Not just Fespa but all exhibitions need to think beyond postponements

Fespa Eurasia postponed to December 2021

The Fespa Eurasia event was to take place in December 2020

27 August 2020. You have probably already heard by now that Fespa Eurasia in Istanbul is postponed to 2-5 December 2021. Let us try to be an authoritative source for visitors and exhibitors. 


Firstly, the main Fespa, which is in Europe and called the Global Print Expo 2021, has been postponed to 9 to 12 March 2021 in Amsterdam. Originally planned for Madrid earlier this year, it will be run together with the European Sign Expo 2021 and Sportswear Expo 2021. There is also a Fespa Mexico scheduled from 26 to 28 November 2020 in Mexico City.

European trade fairs are looking at hybrid events

From what we have heard from the Germany based organizers of the Frankfurt Book Fair scheduled for October 2020 and drupa 2021, which was postponed and shortened to 20 to 28 April 2021, these fairs are at a minimum concerned about the Covid-19 pandemic and recovery situations. They realize that global participation will be minimal and that they can, at best, expect European visitors. While FBF has already created a ‘Special Edition’ hybrid even with a strong virtual or digital component (with financial support from the German government), it is clear that drupa 2021 will have to do the same.


Similarly, we believe Fespa’s Global Print Expo in Amsterdam in early March will have to have a robust virtual component to be of any real interest to global visitors. Especially visitors from India who have no idea when they will be allowed to travel overseas, let alone given visas and the possibility of arriving anywhere without quarantine periods. As far as Indian exhibitors at Fespa’s Global Print Expo 2021, they say that they cannot rationally take any steps to take part and cannot foresee the situation changing soon enough.


The problem is not just for Fespa or drupa but for all forthcoming exhibitions. The infection rates, the likely availability of a vaccine, travel conditions and constraints, and the visitors and exhibitors’ economic imperatives are to be taken into account. How can these be balanced with the will to do business without risking employees’ and customers’ health? Some global companies have already written off participation in events till at least the first half of 2021.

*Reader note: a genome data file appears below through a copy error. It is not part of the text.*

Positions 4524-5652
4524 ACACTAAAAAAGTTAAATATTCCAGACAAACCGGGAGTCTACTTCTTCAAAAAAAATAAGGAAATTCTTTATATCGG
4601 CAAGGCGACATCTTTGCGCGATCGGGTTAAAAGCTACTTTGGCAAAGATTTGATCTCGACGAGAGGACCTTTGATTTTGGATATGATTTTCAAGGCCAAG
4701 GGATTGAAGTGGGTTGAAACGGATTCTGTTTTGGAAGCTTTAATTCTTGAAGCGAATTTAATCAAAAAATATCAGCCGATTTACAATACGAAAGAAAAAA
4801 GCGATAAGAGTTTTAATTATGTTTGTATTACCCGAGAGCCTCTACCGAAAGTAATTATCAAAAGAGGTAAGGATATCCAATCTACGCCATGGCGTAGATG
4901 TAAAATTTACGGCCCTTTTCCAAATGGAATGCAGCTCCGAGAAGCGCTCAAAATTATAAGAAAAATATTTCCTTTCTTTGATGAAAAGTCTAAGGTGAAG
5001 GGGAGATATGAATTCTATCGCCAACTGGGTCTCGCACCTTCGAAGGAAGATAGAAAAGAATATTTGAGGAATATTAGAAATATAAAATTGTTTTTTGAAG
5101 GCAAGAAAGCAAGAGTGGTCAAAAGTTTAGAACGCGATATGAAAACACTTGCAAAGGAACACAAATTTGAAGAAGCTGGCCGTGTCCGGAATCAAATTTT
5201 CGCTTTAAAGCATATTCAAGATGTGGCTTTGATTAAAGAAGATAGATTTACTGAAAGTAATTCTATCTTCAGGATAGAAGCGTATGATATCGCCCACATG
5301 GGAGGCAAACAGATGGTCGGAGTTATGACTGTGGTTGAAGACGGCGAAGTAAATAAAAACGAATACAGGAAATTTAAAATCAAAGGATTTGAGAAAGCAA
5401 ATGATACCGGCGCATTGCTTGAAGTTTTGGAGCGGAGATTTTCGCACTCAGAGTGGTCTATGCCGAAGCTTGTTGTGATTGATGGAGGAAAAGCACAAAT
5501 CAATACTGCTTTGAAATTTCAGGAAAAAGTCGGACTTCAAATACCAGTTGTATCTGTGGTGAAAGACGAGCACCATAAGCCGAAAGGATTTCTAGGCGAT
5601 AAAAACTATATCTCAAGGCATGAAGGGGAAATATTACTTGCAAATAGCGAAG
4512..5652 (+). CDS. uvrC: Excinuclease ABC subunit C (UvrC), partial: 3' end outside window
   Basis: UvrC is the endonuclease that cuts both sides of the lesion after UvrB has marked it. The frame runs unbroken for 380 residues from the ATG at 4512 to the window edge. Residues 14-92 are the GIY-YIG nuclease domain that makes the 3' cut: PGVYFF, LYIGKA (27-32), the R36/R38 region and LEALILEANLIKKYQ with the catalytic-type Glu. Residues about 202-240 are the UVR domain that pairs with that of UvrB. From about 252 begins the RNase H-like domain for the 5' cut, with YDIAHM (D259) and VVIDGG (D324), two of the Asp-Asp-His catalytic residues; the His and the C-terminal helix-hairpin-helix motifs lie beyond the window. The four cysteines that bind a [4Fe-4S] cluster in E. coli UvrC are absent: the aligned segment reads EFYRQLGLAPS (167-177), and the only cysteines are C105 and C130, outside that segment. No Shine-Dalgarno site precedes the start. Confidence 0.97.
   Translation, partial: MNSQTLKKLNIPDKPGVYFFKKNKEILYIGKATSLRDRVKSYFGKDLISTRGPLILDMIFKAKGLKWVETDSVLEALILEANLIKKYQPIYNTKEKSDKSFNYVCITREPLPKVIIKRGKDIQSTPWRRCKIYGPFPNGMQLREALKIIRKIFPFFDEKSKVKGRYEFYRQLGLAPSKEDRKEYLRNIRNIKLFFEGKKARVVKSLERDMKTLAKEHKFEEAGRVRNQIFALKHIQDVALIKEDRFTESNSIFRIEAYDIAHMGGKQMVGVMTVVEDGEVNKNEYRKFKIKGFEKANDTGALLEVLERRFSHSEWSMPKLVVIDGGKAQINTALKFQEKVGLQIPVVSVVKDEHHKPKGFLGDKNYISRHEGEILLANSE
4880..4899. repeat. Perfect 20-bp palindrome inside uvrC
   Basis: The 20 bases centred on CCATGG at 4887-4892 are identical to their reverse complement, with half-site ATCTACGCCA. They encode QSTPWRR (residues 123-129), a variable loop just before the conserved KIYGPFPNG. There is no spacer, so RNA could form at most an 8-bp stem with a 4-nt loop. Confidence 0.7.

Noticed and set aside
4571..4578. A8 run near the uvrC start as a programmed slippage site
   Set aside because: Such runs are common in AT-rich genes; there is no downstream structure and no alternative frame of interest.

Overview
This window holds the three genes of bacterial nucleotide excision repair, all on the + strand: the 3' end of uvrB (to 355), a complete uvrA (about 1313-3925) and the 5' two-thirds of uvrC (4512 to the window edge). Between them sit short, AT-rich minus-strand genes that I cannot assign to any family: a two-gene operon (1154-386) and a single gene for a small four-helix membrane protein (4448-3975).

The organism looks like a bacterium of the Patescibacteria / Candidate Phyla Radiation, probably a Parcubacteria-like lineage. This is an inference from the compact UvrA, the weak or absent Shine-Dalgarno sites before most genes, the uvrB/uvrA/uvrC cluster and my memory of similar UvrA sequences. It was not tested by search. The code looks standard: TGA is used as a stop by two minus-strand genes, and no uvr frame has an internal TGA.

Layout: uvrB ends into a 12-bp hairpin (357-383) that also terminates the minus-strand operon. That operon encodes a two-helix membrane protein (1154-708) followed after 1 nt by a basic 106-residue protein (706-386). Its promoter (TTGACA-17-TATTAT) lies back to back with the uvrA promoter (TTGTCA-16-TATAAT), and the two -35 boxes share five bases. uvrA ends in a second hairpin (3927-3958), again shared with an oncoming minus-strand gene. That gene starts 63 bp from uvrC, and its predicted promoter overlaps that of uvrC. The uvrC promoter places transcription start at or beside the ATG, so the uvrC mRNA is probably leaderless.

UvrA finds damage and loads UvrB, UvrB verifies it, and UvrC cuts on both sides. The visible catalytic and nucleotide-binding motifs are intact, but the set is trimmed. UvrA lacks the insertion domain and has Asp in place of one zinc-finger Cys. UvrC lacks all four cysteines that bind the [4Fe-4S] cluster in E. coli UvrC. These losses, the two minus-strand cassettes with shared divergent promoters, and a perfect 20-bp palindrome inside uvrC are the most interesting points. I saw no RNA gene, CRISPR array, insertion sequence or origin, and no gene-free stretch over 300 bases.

Fespa Eurasia 

This brings us to the Fespa decision to postpone FESPA Eurasia, originally scheduled from 3 – 6 December 2020. “The exhibition, which is hosted in partnership with Fespa’s Turkish Association ARED, will now take place from 2 – 5 December 2021 at the Istanbul Expo Centre in Turkey.’


The organizers admit the move, ‘reflects the ongoing uncertainty and business disruption caused by the global Covid-19 pandemic, and FESPA’s focus on safeguarding the health and safety of exhibitors, visitors, and contractors.’ 


Fespa CEO Neil Felton comments, “The feedback from our FESPA Eurasia exhibitor and visitor community has been very positive and we’re enthusiastic about returning to Istanbul in December 2021 to provide a regional event platform that supports the market with business recovery and celebrates the industry.” 


2023 promises an interesting ride for print in India

Indian Printer and Publisher founded in 1979 is the oldest B2B trade publication in the multi-platform and multi-channel IPPGroup. While the print and packaging industries have been resilient in the past 33 months since the pandemic lockdown of 25 March 2020, the commercial printing and newspaper industries have yet to recover their pre-Covid trajectory.

The fragmented commercial printing industry faces substantial challenges as does the newspaper industry. While digital short-run printing and the signage industry seem to be recovering a bit faster, ultimately their growth will also be moderated by the progress of the overall economy. On the other hand book printing exports are doing well but they too face several supply-chain and logistics challenges.

The price of publication papers including newsprint has been high in the past year while availability is diminished by several mills shutting down their publication paper and newsprint machines in the past four years. Indian paper mills are also exporting many types of paper and have raised prices for Indian printers. To some extent, this has helped in the recovery of the digital printing industry with its on-demand short-run and low-wastage paradigm.

Ultimately digital print and other digital channels will help print grow in a country where we are still far behind in our paper and print consumption and where digital is a leapfrog technology that will only increase the demand for print in the foreseeable future. For instance, there is no alternative to a rise in textbook consumption but this segment will only reach normality in the next financial year beginning on 1 April 2023.

Thus while the new normal is a moving target and many commercial printers look to diversification, we believe that our target audiences may shift and change. Like them, we will also have to adapt with agility to keep up with their business and technical information needs.

Our 2023 media kit is ready, and it is the right time to take stock and reconnect with your potential markets and customers. Print is the glue for the growth of liberal education, new industry, and an emerging economy. We seek your participation in what promises to be an interesting ride.

– Naresh Khanna

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